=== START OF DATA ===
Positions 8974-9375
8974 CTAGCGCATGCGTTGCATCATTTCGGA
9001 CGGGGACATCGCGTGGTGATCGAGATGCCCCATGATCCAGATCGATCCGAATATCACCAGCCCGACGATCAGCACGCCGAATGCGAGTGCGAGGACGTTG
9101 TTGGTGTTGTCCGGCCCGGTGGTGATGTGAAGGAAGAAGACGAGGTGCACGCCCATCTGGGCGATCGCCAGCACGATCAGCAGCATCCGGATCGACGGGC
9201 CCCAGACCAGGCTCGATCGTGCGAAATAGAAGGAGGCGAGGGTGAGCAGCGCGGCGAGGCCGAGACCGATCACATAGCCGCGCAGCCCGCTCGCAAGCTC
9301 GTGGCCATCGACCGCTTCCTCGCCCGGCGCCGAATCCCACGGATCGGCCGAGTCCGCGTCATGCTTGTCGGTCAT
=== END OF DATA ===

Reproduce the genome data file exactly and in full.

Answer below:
Positions 8974-9375
8974 CTAGCGCATGCGTTGCATCATTTCGGA
9001 CGGGGACATCGCGTGGTGATCGAGATGCCCCATGATCCAGATCGATCCGAATATCACCAGCCCGACGATCAGCACGCCGAATGCGAGTGCGAGGACGTTG
9101 TTGGTGTTGTCCGGCCCGGTGGTGATGTGAAGGAAGAAGACGAGGTGCACGCCCATCTGGGCGATCGCCAGCACGATCAGCAGCATCCGGATCGACGGGC
9201 CCCAGACCAGGCTCGATCGTGCGAAATAGAAGGAGGCGAGGGTGAGCAGCGCGGCGAGGCCGAGACCGATCACATAGCCGCGCAGCCCGCTCGCAAGCTC
9301 GTGGCCATCGACCGCTTCCTCGCCCGGCGCCGAATCCCACGGATCGGCCGAGTCCGCGTCATGCTTGTCGGTCAT